'Life finds a way': Scientists study evolution in synthetic bacteria with limited genes

The results demonstrated that synthetic cells may develop at almost the same rate as normal cells.
Mrigakshi Dixit
Electron micrograph of a cluster of minimal cells magnified 15,000 times.
Electron micrograph of a cluster of minimal cells magnified 15,000 times.

Tom Deerinck and Mark Ellisman 

Scientists have attempted to understand the evolution of the simplest organisms, which lack the majority of their required genes. 

An Indian University team led by evolutionary biologist Jay T. Lennon created a "synthetically constructed minimal cell" organism to conduct a series of intriguing experiments.  

The results demonstrated that synthetic cells may develop at almost the same rate as normal cells. This points towards a minimal life adaptability skill to evolve and survive even with an unnatural genome. 

The authors say this experiment exemplifies the phrase "life finds a way."

“It appears there’s something about life that’s really robust. We can simplify it down to just the bare essentials, but that doesn’t stop evolution from going to work,” said Lennon in an official release. 

Evolution with limited genes  

To put this ability to the test, the researchers used a synthetic creature called Mycoplasma mycoides JCVI-syn3B, a minimal bacterium form of M. mycoides. This bacteria lives in the intestines of goats and other similar animals. 

Surprisingly, the genes of this parasitic bacterium have been naturally lost over millennia. And it has evolved to be mostly reliant on its host for nutrients. 

Researchers at the J. Craig Venter Institute in California conducted further experiments in 2016 to eliminate 45 percent of the 901 genes from the normal M. mycoides genome.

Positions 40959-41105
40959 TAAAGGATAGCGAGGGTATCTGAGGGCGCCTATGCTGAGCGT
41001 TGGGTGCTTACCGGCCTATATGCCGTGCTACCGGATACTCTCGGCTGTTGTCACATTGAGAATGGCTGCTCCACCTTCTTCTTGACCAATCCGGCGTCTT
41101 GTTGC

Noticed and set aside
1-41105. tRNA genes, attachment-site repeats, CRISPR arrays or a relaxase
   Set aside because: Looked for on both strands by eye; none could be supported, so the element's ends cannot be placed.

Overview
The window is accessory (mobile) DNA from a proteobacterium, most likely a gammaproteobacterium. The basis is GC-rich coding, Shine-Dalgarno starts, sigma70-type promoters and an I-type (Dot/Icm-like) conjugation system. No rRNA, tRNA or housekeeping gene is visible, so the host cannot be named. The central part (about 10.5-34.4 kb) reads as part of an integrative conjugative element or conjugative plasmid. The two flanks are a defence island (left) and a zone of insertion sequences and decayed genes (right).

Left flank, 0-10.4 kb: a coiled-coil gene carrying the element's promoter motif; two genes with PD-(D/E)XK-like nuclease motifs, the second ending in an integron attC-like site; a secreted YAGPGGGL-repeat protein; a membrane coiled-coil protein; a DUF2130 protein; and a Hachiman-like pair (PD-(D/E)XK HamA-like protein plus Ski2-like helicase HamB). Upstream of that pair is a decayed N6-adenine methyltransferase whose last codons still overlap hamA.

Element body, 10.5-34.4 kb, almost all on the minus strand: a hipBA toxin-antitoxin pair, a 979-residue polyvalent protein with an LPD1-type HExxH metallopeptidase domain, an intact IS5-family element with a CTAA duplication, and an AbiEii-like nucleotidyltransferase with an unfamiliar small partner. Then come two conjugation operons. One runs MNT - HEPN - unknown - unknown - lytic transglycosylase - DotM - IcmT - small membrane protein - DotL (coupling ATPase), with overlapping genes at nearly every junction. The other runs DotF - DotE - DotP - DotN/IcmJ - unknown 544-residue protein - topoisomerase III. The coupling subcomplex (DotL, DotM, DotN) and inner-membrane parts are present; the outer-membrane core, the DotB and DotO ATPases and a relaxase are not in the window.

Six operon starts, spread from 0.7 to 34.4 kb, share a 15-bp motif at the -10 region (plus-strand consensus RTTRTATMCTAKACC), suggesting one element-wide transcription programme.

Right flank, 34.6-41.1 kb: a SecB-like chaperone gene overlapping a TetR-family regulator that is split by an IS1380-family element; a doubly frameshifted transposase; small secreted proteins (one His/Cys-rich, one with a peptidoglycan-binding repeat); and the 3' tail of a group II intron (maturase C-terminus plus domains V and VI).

This led to the creation of the M. mycoides JCVI-syn3B, which consists of just 493 genes. It has fewer genes than many animal and plant genomes, which contain an average of over 20,000 genes.

The researchers went on to assess how the minimum genome of M. mycoides JCVI-syn3B might adapt to the processes of evolution over time. They especially assessed how the organisms' natural selection process would occur with regard to limited genes. 

They began by allowing synthetic creatures to evolve freely in the lab for 300 days.

They then devised an experiment to test the performance of the 300-day-old minimal cells subjected to free evolution. They compared the results to those of the original, "non-minimal" M. mycoides, as well as those of the control experiment, which included minimal cells that had not evolved for 300 days. 

The findings of the experiment 

“They found that the non-minimal version of the bacterium easily outcompeted the unevolved minimal version. The minimal bacterium that had evolved for 300 days, however, did much better, effectively recovering all of the fitness that it had lost due to genome streamlining,” mentioned the statement. 

Furthermore, the scientists identified specific genes that altered over the course of 300 days. 

Some genes were discovered to have a role in cell surface development, while the activities of numerous others remain unclear.

The work is crucial for understanding how the simplest form creatures overcome evolutionary hurdles, which would help to demystify some biological problems. It is also useful in the treatment of clinical infections.

“The team demonstrates the power of natural selection to rapidly optimize fitness in the simplest autonomous organism, with implications for the evolution of cellular complexity. In other words, it shows that life finds a way,” concluded the statement.